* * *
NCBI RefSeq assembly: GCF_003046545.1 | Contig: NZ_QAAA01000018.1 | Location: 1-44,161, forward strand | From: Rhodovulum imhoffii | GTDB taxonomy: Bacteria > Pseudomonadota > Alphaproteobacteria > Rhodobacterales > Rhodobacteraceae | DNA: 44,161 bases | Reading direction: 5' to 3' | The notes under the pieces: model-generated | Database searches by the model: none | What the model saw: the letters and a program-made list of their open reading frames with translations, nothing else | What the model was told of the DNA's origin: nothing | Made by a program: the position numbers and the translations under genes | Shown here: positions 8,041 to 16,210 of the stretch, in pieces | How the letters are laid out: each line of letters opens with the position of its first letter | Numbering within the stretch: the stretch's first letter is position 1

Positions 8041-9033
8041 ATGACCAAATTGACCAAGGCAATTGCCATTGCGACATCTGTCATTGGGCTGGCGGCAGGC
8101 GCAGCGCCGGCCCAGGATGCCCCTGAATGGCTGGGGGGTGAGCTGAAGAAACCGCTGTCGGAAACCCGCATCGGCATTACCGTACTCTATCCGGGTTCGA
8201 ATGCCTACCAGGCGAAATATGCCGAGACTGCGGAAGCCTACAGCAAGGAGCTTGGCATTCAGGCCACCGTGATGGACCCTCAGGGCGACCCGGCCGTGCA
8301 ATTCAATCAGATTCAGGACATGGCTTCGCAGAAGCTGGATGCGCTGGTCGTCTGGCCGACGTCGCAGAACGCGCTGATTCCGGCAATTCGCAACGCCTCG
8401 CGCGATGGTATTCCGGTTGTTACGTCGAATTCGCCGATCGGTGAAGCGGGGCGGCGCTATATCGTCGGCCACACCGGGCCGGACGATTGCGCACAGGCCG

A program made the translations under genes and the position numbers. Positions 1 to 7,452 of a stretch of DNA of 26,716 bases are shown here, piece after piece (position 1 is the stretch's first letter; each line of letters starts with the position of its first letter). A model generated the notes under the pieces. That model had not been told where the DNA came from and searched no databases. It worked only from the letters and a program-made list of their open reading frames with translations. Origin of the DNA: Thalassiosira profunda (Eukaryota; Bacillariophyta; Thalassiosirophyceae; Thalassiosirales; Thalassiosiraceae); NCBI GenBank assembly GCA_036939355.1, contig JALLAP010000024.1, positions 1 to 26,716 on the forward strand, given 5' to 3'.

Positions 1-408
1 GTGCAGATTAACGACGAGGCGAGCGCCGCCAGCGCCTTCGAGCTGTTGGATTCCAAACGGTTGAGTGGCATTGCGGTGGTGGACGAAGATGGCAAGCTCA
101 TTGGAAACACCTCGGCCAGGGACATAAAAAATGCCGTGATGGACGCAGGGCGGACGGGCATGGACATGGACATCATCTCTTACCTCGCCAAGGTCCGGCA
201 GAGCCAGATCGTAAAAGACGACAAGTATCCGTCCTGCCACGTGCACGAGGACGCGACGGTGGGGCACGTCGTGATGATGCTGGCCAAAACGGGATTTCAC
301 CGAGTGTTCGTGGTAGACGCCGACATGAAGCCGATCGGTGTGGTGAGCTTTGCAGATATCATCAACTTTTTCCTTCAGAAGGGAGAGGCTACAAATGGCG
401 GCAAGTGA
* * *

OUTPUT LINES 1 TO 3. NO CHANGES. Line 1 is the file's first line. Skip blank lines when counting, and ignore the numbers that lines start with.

NCBI RefSeq assembly: GCF_003046545.1 | Contig: NZ_QAAA01000018.1 | Location: 1-44,161, forward strand | From: Rhodovulum imhoffii | GTDB taxonomy: Bacteria > Pseudomonadota > Alphaproteobacteria > Rhodobacterales > Rhodobacteraceae | DNA: 44,161 bases | Reading direction: 5' to 3' | The notes under the pieces: model-generated | Database searches by the model: none | What the model saw: the letters and a program-made list of their open reading frames with translations, nothing else | What the model was told of the DNA's origin: nothing | Made by a program: the position numbers and the translations under genes | Shown here: positions 8,041 to 16,210 of the stretch, in pieces | How the letters are laid out: each line of letters opens with the position of its first letter | Numbering within the stretch: the stretch's first letter is position 1

Positions 8041-9033
8041 ATGACCAAATTGACCAAGGCAATTGCCATTGCGACATCTGTCATTGGGCTGGCGGCAGGC